On October 26, 1957, three weeks after the Sputnik-1's triumph, Korolev departed for Tyuratam, via Tashkent. On October 31, the official note was sent to the Central Committee that the flight preparations had entered a final stage and the launch vehicle with the satellite would be rolled out to the pad during the night to November 1. With around three days required for preparations on the launch pad, the liftoff was promised on November 3 or November 4.
Shortly before the rollout of the rocket with Sputnik-2 to the launch pad, Leonid Voskresenky, who led pre-launch testing of the vehicle, discovered a potentially fatal problem in the flight control system.
In order to stop transmission of telemetry from Sputnik-2, while it is out of range, an engineer Boris Shumakov designed a special electric circuit. The device was intended to convert the output from a timer developed by Kuznetsov to a switching signal compatible with the Tral telemetry system. If it worked correctly, it would limit the telemetry downlinks roughly to 15 minutes for each 90-minute orbit. Although Voskresensky expressed confidence in the reliability of the circuit, he did make sure that the device had been installed and activated on the rocket during system-level testing. To his and Shumakov's horror, the circuit activated the telemetry system, then switched it off, and then never switched it on again. During the mission it would mean that ground control would receive data only during the first orbit, after which the satellite would never call home again.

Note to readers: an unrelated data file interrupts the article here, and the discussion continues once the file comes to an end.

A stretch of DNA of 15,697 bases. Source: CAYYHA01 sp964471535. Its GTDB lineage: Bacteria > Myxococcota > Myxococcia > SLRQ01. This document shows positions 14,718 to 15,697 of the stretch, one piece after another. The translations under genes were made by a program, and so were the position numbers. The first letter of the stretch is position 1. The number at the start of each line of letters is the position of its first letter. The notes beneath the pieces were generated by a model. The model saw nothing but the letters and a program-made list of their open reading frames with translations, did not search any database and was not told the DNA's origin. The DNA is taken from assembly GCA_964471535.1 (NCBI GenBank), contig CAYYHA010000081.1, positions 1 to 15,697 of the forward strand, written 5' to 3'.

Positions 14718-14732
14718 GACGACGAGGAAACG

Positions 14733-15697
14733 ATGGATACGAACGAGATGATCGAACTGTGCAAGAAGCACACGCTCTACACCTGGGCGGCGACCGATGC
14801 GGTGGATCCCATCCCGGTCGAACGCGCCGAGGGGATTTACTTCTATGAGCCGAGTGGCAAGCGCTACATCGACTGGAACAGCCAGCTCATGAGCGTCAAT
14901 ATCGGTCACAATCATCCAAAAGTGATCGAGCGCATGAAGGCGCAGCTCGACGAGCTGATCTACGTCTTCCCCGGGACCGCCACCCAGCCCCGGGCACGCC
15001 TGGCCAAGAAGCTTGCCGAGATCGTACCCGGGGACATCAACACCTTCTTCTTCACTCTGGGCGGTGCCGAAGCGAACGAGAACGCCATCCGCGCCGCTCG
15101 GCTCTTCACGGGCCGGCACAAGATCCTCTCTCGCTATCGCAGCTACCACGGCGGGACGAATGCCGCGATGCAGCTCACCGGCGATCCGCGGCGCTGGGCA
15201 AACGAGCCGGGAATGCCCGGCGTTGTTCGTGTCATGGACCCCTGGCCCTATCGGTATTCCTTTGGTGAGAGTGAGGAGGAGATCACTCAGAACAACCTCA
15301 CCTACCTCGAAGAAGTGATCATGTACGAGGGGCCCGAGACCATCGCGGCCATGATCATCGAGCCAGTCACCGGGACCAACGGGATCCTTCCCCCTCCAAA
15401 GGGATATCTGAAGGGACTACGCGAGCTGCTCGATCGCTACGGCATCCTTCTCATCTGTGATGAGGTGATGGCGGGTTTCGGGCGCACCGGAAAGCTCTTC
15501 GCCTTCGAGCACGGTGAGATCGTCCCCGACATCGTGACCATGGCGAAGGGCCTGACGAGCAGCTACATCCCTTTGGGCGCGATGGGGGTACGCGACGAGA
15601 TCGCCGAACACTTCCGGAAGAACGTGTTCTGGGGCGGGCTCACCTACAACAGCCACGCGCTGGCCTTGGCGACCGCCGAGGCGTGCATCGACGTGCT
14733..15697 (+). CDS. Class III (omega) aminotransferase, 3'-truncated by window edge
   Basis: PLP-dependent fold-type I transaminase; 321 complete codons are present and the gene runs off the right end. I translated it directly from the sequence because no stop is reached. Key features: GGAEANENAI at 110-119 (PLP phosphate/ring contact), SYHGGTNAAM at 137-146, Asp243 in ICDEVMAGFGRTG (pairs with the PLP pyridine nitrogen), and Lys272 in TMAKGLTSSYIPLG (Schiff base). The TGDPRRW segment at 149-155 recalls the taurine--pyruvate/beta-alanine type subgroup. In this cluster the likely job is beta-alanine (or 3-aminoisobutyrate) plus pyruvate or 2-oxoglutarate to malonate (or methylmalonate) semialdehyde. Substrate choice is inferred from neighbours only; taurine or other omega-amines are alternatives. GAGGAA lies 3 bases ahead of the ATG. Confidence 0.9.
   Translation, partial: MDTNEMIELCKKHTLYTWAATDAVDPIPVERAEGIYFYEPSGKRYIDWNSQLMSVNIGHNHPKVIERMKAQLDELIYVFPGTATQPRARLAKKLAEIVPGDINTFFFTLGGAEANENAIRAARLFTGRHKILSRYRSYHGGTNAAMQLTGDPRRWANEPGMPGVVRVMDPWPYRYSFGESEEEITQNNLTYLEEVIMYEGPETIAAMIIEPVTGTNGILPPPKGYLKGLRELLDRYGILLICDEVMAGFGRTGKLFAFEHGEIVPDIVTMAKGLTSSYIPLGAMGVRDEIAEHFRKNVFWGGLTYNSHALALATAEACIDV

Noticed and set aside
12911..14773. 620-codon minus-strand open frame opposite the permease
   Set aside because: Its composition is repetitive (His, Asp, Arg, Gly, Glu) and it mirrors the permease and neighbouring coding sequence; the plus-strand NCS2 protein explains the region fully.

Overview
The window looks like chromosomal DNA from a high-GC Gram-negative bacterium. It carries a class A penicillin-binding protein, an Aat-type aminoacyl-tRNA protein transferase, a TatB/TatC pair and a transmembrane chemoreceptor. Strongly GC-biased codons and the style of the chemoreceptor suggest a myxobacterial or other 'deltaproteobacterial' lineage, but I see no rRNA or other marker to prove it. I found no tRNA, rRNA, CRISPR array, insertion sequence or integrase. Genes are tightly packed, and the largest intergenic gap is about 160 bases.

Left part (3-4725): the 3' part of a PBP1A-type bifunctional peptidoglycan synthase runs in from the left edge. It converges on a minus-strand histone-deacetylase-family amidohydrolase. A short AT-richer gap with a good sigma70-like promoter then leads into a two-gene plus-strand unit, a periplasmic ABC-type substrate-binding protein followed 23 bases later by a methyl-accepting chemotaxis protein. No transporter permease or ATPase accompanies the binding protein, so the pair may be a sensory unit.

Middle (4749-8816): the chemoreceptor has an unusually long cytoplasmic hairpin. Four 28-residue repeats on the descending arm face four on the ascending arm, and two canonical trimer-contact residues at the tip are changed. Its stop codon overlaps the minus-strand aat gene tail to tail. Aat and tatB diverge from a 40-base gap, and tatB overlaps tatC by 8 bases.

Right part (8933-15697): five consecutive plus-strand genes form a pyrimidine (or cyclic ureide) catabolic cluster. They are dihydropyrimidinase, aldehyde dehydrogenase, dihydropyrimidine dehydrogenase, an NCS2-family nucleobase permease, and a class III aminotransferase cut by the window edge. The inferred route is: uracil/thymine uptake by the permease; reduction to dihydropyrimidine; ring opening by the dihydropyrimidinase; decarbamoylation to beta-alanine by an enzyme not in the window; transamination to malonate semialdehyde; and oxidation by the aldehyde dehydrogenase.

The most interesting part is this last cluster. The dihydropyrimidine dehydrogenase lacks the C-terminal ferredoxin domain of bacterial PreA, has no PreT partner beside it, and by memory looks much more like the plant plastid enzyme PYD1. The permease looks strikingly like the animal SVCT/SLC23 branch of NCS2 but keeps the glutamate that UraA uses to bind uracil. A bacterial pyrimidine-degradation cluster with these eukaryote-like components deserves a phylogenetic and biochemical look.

Shumakov quickly found the problem and proposed a solution, which was implemented at earnest. The system was then tested again, demonstrating nominal performance during three 90-minute cycles. Since it was very late in the pre-launch processing, Shumakov had to climb the rocket already resting on its movable erector to do re-wiring of his circuit. Once he was done, he was careless enough to jump from the erector onto the concrete floor five meters below, instead of "wasting time," walking down the narrow stairs. As a result, he hurt his feet and could not walk normally for some half an hour.
In the middle of the day before launch, Laika was placed into its holding container and it was lifted to the top of the rocket around one hour after midnight on November 3, 1957. It was a cold night, and while personnel was finalizing launch preparations, technicians extended a hose from the ground air-conditioning unit toward the cabin to warm up the dog.
As remembered by Yevgeniy Shabarov, "after placing Laika in the container and before closing the hatch, we kissed her nose and wished her bon voyage, knowing that she would not survive the flight." (262)
Members of the military medics team, which prepared dogs for Sputnik-2 mission:
Next chapter: Flight of Sputnik-2
Written by Anatoly Zak. All rights reserved. Last update: November 27, 2012
Laika in the cabin of Sputnik-2. Credit: RKK Energia
Second satellite is being covered by a protective payload covering. Credit: RKK Energia